- (1:30) - What Is The ViX Index and Implied Volatility?
- (3:20) - What Are The VIX Future Contracts?
- (5:30) - The Impact of Contango On The VIX
- (7:00) - Pro Shares VIX ETFs: SVXY, UVXY, VIXY, VIXM
- (9:15) - How Should These ETFs Be Used In A Portfolio?
- 12:40) - Episode Roundup: Podcast@Zacks.com
In this episode of ETF Spotlight, I talk with Leks Gerlak, Investment Strategist at ProShares. ProShares is the world's largest provider of ETFs benchmarked to VIX futures indexes.
After remaining at historically low levels in recent years, volatility has roared back this year. The spike in volatility has resulted in a lot of interest in products that bet on volatility. However, investor should remember that volatility ETFs are complex products.
The VIX--popularly known as the “fear index” --and the S&P 500 index are generally negatively correlated and the VIX often surges when stocks plunge.
To start off, Leks explains the difference between implied and actual volatility and how the CBOE Volatility Index (VIX), which is a measure of the implied volatility of S&P 500 index options, is constructed.
As the VIX itself is un-investable, traders use VIX futures contracts to bet on volatility. What are VIX futures contracts?
VIX ETFs are based on the futures curve that usually suffers from contango i.e. later dated contracts are more expensive than near dated contracts, but there have been occasions when futures were in backwardation. We discuss how contango impacts VIX ETFs.
We then talk about the four volatility products that ProShares offers.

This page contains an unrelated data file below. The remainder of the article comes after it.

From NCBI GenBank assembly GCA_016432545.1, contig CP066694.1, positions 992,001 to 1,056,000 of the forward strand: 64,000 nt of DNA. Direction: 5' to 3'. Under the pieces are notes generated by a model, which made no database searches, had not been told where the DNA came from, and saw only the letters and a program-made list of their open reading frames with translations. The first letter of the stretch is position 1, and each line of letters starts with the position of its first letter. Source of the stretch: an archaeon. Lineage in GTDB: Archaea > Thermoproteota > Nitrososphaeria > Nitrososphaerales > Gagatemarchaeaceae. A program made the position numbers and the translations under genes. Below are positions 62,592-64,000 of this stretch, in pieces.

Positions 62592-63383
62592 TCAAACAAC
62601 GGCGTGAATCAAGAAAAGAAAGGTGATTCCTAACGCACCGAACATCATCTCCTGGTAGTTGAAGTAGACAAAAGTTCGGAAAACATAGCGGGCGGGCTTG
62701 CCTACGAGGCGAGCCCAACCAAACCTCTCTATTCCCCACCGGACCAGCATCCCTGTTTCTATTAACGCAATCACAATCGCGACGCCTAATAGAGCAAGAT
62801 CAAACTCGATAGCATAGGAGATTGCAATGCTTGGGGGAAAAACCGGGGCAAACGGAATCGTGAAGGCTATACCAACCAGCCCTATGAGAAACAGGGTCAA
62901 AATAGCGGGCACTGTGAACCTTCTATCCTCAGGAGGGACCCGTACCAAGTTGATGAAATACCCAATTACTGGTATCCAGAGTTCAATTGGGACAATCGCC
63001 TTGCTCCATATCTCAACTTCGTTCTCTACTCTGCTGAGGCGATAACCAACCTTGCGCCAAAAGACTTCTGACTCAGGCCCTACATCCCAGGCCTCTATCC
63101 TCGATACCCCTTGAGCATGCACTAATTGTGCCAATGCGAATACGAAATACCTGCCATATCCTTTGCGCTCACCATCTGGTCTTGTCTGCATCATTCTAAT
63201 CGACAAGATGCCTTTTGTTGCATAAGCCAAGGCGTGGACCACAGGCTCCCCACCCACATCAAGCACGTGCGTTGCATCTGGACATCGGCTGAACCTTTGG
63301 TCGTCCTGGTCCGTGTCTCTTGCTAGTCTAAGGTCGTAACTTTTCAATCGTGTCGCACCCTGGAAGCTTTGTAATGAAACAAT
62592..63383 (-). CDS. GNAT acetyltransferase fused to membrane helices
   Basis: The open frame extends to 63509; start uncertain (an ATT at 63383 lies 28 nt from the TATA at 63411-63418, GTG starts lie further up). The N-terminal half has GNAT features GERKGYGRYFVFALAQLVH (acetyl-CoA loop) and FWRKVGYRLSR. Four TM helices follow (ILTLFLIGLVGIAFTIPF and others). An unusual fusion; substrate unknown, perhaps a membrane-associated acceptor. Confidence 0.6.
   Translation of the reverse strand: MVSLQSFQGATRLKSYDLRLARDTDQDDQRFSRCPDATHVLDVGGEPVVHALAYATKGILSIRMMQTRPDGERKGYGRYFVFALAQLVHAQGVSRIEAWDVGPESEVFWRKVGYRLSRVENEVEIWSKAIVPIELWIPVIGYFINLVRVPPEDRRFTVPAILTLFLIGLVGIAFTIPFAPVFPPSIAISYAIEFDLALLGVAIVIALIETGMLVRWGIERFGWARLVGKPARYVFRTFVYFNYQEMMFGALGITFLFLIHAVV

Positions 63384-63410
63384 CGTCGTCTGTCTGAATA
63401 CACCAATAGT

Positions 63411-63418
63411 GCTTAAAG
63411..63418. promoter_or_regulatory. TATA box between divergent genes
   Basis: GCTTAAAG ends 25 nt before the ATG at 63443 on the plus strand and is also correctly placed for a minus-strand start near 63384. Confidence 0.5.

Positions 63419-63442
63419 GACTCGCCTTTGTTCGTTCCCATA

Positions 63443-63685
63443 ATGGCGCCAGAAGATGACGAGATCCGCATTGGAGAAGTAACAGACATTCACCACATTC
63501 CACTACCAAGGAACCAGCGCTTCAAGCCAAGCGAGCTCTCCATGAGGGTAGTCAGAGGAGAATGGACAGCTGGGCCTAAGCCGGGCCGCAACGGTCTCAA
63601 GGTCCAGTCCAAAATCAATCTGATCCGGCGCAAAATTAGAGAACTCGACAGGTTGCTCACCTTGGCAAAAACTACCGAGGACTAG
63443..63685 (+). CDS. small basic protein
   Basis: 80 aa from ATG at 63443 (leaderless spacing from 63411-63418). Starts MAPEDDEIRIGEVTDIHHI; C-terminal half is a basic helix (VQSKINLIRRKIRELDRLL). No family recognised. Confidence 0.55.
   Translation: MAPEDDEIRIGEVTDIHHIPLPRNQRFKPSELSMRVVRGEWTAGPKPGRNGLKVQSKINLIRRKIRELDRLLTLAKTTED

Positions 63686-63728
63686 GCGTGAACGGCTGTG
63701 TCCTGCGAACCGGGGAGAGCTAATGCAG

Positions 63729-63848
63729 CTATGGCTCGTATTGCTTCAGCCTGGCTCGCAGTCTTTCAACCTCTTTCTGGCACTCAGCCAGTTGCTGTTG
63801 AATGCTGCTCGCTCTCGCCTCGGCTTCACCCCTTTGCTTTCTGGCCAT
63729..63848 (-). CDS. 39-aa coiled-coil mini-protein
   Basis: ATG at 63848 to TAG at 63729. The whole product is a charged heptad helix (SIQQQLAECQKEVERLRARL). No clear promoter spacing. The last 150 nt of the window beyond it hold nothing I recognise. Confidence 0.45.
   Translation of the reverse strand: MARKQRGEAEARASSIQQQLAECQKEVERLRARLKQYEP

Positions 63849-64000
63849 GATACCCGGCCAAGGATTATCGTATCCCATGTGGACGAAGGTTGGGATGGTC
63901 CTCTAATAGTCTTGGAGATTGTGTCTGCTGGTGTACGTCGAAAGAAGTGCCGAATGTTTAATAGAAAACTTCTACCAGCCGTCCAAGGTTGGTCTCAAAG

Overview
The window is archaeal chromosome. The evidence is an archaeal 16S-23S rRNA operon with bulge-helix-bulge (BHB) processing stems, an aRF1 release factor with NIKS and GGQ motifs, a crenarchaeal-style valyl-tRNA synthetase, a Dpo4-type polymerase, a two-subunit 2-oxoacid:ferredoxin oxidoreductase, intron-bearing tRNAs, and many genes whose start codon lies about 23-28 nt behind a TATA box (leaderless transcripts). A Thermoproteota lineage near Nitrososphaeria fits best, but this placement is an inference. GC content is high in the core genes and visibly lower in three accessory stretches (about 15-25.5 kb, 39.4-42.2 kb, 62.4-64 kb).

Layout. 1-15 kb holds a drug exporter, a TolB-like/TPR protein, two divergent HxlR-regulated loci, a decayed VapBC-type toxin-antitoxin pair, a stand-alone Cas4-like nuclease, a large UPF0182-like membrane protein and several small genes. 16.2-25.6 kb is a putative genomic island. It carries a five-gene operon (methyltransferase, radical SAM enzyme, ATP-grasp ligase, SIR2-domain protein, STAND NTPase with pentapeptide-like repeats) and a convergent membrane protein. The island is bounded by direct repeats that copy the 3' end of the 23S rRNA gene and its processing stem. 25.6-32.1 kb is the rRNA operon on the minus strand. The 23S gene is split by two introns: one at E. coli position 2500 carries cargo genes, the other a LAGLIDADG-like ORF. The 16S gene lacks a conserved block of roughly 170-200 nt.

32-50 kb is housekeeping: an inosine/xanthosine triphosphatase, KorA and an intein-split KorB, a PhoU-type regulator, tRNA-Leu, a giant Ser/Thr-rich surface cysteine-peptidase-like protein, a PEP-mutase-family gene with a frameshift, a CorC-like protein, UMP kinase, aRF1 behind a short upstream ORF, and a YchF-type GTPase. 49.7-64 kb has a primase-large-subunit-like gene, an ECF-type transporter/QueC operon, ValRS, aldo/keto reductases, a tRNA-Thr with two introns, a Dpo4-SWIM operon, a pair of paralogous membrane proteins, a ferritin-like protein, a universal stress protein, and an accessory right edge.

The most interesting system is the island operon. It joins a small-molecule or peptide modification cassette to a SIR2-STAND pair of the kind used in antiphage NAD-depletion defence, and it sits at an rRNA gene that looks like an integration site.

The ProShares VIX Short-Term Futures ETF (VIXY - Free Report) tracks an index which measures the returns of a portfolio of monthly VIX futures contracts with a weighted average of one month to expiration.
The ProShares Ultra VIX Short-Term Futures ETF (UVXY - Free Report) is the 1.5X leveraged version of VIXY.
The ProShares VIX Mid-Term Futures VIX Mid-Term Futures ETF (VIXM - Free Report) tracks an index which measures the returns of a portfolio of monthly VIX futures contracts with a weighted average of five months to expiration.
The ProShares Short VIX Short Term Futures exchange-traded fund (SVXY - Free Report) is an inverse volatility product. This ETF was in the news back in February when the VIX recorded its biggest spike in history, killing a couple of inverse volatility products.
How should investors use these products in their portfolio? Should they be used as short-term tactical tools only? Can they be used for portfolio hedging?
Finally, we discuss the risks associated with VIX products that investors need to be aware of.
Please visit proshares.com if you want to learn more about these ETFs. Make sure to be on the lookout for the next edition of ETF Spotlight! If you have any comments or questions, please email firstname.lastname@example.org.
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